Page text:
Understanding Infidelity in the Digital Age
As little as a decade or so ago, infidelity was pretty easy to define and identify. If a person was having sex outside his or her primary relationship, then he or she was cheating. But in today’s world of 24/7 access to social media, pornography, webcams and “adult friend finder” apps, the definition of cheating is somewhat murky. One wonders: Is a live, in-the-flesh interaction still required, or does a webcam exchange with a distant stranger count equally? What about masturbating to Internet pornography? How about chatting up old flames on Facebook and other forms of social media?
It’s a new and confusing world. That said, Robert Weiss, founder of the Sexual Recovery Institute, has offered a simple, straightforward, modern-day definition of sexual infidelity, developed through more than two decades of work with sex addicts and their betrayed partners.
Sexual infidelity is the breaking of trust that occurs when sexual secrets are kept from an intimate partner.
It boils down to this: Sexual infidelity is not so much about engaging in a sex act (virtual or real) as it is about the fact that you are keeping it a secret from your partner. If you’re using social media to chat with an ex and your partner knows it and gives the go-ahead, so be it. But if you’re keeping these interactions a secret from your partner, you’re engaging in infidelity.
Usually, when the betrayed partner finds out about the cheating — and they almost always do — it’s not any specific sexual or romantic act that causes the most pain. Instead, it’s the fact that the partner’s trust and belief in the person he or she is closest to have been shattered. And it makes no difference whether the cheating occurred in-person or online. A virtual world affair is as painful to a betrayed spouse as an in-the-flesh affair. Simply put, no matter where or how the infidelity took place, learning about it is traumatic. Scientific research shows it can result in acute stress symptoms characteristic of post-traumatic stress disorder.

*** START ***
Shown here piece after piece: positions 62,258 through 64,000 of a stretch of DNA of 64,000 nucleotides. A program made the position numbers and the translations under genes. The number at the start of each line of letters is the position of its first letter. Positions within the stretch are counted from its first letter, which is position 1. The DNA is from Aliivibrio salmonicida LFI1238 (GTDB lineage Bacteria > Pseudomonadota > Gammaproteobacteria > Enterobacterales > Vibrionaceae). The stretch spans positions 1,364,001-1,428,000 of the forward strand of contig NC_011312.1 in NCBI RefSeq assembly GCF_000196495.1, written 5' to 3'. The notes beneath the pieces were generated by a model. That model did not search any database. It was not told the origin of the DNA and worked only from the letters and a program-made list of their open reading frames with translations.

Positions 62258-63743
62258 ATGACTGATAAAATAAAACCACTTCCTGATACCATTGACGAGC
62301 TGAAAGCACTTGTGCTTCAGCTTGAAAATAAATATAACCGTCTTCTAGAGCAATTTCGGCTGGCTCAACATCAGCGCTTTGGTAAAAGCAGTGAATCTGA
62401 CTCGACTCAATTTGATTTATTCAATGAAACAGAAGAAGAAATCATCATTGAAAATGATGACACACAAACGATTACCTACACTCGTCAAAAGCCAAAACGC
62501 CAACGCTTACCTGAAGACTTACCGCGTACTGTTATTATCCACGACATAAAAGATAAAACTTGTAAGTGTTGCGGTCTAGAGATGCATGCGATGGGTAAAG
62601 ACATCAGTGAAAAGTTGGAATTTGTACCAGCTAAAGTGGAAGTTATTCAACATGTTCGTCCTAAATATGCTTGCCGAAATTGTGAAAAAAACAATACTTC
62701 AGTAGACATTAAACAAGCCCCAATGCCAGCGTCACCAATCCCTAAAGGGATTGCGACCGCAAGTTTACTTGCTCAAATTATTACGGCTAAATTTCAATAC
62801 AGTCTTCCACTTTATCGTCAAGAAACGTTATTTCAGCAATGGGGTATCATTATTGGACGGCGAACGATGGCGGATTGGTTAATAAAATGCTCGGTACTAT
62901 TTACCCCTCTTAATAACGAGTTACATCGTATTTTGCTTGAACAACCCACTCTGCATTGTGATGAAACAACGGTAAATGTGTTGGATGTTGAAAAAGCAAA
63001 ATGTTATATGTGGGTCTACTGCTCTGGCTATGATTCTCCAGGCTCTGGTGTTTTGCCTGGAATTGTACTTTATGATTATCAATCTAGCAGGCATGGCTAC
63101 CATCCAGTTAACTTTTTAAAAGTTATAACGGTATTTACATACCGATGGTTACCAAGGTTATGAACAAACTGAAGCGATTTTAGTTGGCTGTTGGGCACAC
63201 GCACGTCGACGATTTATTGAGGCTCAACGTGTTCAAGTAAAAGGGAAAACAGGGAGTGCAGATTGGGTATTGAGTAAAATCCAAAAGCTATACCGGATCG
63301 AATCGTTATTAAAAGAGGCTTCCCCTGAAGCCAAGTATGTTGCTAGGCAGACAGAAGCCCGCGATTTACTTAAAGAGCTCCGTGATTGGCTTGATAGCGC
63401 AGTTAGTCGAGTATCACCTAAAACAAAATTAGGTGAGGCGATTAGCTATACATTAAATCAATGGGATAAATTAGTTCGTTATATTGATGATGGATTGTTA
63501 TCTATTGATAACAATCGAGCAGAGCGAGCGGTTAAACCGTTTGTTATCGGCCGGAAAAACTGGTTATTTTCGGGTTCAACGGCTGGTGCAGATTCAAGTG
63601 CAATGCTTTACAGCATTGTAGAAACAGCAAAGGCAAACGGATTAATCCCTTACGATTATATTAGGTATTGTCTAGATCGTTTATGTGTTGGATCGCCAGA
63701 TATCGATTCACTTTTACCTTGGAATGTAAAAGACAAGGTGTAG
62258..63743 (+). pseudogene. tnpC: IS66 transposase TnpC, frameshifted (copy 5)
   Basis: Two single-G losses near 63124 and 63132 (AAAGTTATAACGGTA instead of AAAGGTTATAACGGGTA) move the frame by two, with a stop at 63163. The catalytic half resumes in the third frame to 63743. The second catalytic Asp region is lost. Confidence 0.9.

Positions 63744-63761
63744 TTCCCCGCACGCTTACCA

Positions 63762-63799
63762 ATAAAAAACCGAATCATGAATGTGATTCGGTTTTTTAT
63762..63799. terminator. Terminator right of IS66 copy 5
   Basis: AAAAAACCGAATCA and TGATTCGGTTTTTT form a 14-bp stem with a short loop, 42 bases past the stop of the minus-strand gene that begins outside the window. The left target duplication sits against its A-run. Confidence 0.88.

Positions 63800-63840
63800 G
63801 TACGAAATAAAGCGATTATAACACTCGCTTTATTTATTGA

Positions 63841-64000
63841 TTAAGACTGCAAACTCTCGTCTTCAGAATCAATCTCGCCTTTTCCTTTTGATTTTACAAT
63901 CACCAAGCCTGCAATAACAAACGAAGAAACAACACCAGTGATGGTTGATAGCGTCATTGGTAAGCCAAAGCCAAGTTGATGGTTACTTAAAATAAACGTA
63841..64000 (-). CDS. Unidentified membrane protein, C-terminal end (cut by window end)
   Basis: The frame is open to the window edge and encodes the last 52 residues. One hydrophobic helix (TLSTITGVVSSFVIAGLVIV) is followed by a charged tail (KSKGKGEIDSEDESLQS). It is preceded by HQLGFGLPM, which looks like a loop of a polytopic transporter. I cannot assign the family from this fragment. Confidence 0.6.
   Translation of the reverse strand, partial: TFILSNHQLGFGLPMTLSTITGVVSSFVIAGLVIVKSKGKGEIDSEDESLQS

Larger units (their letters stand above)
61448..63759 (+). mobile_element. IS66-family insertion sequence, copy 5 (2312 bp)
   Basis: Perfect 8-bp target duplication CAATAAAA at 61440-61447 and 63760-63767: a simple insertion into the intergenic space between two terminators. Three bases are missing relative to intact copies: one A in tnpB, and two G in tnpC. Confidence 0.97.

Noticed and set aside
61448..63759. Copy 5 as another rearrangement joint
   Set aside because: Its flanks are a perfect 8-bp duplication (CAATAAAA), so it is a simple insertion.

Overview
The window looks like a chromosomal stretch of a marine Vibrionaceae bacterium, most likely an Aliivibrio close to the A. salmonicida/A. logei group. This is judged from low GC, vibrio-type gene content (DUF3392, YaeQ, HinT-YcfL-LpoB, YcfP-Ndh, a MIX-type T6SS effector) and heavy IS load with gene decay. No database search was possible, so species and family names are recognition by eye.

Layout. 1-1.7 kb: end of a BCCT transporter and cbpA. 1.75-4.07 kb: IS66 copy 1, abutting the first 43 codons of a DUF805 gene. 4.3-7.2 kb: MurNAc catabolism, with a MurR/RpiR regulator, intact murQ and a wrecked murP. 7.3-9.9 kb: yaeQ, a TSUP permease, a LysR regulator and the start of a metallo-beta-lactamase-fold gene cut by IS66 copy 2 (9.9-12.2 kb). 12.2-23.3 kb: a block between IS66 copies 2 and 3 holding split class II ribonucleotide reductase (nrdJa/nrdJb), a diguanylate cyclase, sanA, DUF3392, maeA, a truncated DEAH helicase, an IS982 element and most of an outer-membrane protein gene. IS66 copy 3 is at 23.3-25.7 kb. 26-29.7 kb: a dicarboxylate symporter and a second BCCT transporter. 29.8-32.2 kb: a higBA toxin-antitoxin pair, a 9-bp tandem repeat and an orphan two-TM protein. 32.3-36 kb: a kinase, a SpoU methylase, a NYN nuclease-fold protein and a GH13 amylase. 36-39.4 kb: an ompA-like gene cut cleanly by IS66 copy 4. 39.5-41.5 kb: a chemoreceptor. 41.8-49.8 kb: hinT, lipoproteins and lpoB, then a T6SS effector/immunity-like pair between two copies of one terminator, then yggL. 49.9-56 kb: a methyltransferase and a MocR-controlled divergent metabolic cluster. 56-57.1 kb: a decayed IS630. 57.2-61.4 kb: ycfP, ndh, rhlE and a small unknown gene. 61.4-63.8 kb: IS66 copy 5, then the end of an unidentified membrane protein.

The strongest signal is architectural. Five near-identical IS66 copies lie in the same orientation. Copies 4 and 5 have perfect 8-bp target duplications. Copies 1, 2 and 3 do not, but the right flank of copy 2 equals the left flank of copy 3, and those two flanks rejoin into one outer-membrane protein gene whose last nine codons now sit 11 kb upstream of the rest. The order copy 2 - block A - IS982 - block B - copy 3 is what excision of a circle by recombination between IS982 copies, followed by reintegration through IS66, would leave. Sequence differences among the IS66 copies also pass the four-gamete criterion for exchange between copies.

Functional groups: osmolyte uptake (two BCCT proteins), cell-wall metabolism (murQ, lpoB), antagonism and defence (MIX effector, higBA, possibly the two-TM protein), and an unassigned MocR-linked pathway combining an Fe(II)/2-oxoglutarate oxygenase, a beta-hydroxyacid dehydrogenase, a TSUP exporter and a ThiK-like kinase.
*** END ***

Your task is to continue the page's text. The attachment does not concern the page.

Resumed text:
Exacerbating matters is the fact that the betrayed partner has often had his or her suspicions and intuition denied — sometimes for years on end—by the unfaithful spouse, who repeatedly insists that he or she is not cheating. And, as we have long known from work with abused children, being made to feel wrong when you are actually quite right is extremely traumatic. In many cases, betrayed partners begin to feel as if they are the issue, as if their mistrust and emotional instability are the source of problems in the relationship. Unsurprisingly, betrayed spouses feel angry and hurt when they finally find out they were right all along.
It is only in the last few years that the trauma caused by sexual infidelity has become an area of legitimate study. Nevertheless, mental health professionals are quickly gaining insight into the long-term emotional effects of betrayal. Betrayed spouses have every right to feel angry, hurt and confused. At the very least they need validation for their feelings and help processing the shame of being cheated on, along with education and support to move forward. Many also need guidance with day-to-day issues like addressing potential healthcare issues (including the possibility of STDs) and setting healthy boundaries.
The Sexual Recovery Institute can assist in these areas and others. We offer a variety of couples and partner treatment services, both short-term and long-term. To learn more, call us at 877-959-4114.